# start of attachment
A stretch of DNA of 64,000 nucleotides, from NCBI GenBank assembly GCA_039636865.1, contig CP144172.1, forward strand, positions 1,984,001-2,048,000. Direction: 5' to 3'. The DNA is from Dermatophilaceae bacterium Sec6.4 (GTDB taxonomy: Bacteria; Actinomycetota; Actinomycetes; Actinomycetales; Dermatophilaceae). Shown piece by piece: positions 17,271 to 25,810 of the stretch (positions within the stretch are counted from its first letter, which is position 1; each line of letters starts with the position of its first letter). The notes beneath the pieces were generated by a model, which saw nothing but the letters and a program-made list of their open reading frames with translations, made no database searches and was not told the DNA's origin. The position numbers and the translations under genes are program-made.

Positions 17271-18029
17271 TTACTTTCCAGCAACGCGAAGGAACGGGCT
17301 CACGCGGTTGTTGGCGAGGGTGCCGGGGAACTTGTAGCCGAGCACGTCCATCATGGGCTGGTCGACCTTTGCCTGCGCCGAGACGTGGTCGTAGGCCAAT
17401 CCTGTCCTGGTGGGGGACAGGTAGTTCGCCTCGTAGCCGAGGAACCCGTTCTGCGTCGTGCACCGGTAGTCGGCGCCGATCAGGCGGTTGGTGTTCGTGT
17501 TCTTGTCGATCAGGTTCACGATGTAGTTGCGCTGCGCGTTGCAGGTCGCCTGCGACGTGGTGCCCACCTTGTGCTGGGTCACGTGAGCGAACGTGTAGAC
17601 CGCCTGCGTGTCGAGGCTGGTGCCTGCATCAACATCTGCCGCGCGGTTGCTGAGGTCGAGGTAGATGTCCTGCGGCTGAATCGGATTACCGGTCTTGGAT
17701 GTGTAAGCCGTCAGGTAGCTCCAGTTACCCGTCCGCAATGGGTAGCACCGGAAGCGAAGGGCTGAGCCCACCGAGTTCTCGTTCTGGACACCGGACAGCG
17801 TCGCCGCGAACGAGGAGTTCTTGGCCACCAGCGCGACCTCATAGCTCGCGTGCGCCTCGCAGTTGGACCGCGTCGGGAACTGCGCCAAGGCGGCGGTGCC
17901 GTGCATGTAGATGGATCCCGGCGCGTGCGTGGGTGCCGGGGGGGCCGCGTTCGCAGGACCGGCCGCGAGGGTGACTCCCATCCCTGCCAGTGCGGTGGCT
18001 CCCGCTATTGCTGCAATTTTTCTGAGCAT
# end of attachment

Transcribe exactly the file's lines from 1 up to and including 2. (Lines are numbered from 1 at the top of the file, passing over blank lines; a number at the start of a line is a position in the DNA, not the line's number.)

A stretch of DNA of 64,000 nucleotides, from NCBI GenBank assembly GCA_039636865.1, contig CP144172.1, forward strand, positions 1,984,001-2,048,000. Direction: 5' to 3'. The DNA is from Dermatophilaceae bacterium Sec6.4 (GTDB taxonomy: Bacteria; Actinomycetota; Actinomycetes; Actinomycetales; Dermatophilaceae). Shown piece by piece: positions 17,271 to 25,810 of the stretch (positions within the stretch are counted from its first letter, which is position 1; each line of letters starts with the position of its first letter). The notes beneath the pieces were generated by a model, which saw nothing but the letters and a program-made list of their open reading frames with translations, made no database searches and was not told the DNA's origin. The position numbers and the translations under genes are program-made.

Positions 17271-18029